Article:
Kaufmann Auditorium, Goldwin Smith Hall
Leslie A. Adelson (Jacob Gould Schurman Professor of German Studies; Director of the Institute for German Cultural Studies, Cornell University)
A polymath of European modernities and German critical culture in the wake of fascism, war, and genocide, Alexander Kluge is best known for seminal contributions to New German Cinema, social theory on alternative public spheres, and programming innovations in television. W.G. Sebald once likened Kluge, who has also been a literary author of experimental fictions since the 1960s, to Walter Benjamin’s angel of history on a dedicated quest for redemptive futures of possibility. Rather than rehearse a familiar tale of Kluge’s resistance to grand narratives of modernity, politics, or narrative itself, this lecture probes instead quirky relations between pastness and futurity—in dimensions both large and small—in the recent proliferation of prose pieces by one of the most dynamic public intellectuals in Europe today. Focusing on emphatically short fictions with high stakes from Kluge’s story collection Tür an Tür mit einem anderen Leben [Door to Door with an Other Life] (2006), the lecture asks after the specific literary forms and narrative functions of futurity in Kluge’s storytelling practice for the 21st century. The analysis foregrounds two key subsets of the author’s literary production for a contemporary readership. Leslie A. Adelson will first address the form that futurity takes in the outer space of what she calls Kluge’s “cosmic miniatures” at the outer narrative limits of his future-oriented prose. She will then offer initial thoughts on the storytelling status of Kluge’s “global miniatures,” in which tales of Marx in London, Soviet remnants at Stanford, and cinema in the People’s Republic of China revisit the meaning of revolutionary hopes and horizons in the aftermath of 1989. Original citations will be presented in German, with English translations provided.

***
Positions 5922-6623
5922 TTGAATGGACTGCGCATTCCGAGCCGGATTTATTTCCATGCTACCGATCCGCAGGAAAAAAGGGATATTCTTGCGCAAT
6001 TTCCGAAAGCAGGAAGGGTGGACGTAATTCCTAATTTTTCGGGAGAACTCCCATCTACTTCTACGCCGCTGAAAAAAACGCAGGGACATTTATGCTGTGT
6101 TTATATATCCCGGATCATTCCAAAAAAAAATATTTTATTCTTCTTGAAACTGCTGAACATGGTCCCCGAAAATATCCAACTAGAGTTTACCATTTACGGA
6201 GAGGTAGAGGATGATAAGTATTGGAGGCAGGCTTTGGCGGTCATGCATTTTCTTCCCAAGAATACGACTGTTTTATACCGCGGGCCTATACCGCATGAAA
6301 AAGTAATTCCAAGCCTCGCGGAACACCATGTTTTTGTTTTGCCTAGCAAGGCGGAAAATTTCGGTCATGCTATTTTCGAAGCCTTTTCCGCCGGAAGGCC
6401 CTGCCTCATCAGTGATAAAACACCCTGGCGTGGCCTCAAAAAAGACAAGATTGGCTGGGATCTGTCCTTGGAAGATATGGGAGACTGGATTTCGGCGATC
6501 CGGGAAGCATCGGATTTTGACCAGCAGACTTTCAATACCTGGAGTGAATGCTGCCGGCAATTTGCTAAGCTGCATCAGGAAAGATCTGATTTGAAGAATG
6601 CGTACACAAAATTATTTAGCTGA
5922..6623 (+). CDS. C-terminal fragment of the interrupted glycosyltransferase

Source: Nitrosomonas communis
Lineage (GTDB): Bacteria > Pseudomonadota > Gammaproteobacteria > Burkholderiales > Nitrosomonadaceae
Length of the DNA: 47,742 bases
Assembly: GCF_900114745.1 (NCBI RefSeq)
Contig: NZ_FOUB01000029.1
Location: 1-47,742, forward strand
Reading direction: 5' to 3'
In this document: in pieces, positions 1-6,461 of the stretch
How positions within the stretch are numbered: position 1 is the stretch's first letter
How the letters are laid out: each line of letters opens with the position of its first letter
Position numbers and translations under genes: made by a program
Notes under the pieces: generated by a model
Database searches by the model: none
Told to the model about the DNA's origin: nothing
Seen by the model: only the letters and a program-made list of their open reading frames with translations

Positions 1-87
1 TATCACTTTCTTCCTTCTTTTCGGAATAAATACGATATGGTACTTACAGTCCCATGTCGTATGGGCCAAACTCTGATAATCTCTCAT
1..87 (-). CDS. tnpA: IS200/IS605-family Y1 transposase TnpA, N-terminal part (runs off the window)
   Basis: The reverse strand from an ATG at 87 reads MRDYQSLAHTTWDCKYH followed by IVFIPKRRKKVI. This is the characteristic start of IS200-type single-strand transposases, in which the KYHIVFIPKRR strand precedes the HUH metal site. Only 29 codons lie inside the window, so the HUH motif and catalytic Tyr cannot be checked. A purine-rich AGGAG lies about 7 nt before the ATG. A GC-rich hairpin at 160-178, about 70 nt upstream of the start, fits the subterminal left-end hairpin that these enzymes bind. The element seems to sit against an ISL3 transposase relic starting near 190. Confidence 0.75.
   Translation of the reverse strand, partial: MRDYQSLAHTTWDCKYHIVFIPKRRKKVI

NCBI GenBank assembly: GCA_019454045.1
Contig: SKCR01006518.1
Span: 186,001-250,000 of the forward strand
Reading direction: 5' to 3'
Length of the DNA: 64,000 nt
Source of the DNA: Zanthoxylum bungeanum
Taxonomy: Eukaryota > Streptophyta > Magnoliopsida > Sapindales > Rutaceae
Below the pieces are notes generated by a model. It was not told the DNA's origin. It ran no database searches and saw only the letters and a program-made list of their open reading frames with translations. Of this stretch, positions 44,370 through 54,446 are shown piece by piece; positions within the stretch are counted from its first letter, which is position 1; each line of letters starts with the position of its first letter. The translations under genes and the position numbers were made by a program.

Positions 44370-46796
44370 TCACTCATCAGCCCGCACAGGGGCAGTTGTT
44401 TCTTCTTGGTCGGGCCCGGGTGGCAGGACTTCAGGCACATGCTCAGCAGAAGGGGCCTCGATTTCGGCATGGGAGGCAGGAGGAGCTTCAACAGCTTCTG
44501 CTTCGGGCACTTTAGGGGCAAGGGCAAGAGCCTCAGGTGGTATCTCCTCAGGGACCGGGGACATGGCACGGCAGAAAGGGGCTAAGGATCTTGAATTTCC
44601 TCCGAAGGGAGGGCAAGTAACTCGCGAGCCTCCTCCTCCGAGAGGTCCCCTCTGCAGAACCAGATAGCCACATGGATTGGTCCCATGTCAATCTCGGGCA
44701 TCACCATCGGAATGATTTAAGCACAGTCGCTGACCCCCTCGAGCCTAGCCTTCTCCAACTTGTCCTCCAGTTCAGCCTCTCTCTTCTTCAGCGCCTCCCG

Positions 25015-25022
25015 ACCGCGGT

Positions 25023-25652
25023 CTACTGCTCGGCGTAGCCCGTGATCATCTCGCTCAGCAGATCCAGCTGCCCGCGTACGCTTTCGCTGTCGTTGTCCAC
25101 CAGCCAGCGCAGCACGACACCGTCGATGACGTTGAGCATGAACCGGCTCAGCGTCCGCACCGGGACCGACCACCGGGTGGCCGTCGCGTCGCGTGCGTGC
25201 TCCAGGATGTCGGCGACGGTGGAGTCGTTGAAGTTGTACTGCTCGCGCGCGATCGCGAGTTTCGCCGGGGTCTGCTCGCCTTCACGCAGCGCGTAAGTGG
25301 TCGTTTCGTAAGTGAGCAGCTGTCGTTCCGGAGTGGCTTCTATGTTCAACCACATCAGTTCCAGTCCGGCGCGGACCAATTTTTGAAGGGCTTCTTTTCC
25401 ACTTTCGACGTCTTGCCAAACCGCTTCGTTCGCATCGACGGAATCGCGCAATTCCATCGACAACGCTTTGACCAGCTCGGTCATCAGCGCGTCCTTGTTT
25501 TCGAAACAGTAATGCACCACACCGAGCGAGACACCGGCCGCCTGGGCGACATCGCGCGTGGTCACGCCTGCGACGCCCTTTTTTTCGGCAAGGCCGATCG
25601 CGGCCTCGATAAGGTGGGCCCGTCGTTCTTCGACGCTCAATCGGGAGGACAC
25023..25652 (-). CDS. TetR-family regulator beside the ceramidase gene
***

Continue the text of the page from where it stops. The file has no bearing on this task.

Leslie A. Adelson is the Jacob Gould Schurman Professor of German Studies and Director of the Institute for German Cultural Studies at Cornell University, where she is also a graduate field member in Comparative Literature; Feminist, Gender, and Sexuality Studies; and Jewish Studies. Former chair of Cornell’s Department of German Studies, she teaches modern German literature with an emphasis on literature since 1945, and transnational theories of culture, difference, and migration. Major monographs include The Turkish Turn in Contemporary German Literature: Toward a New Critical Grammar of Migration (2005). Current projects address futurity in contemporary German literature, especially in experimental narrative by Alexander Kluge.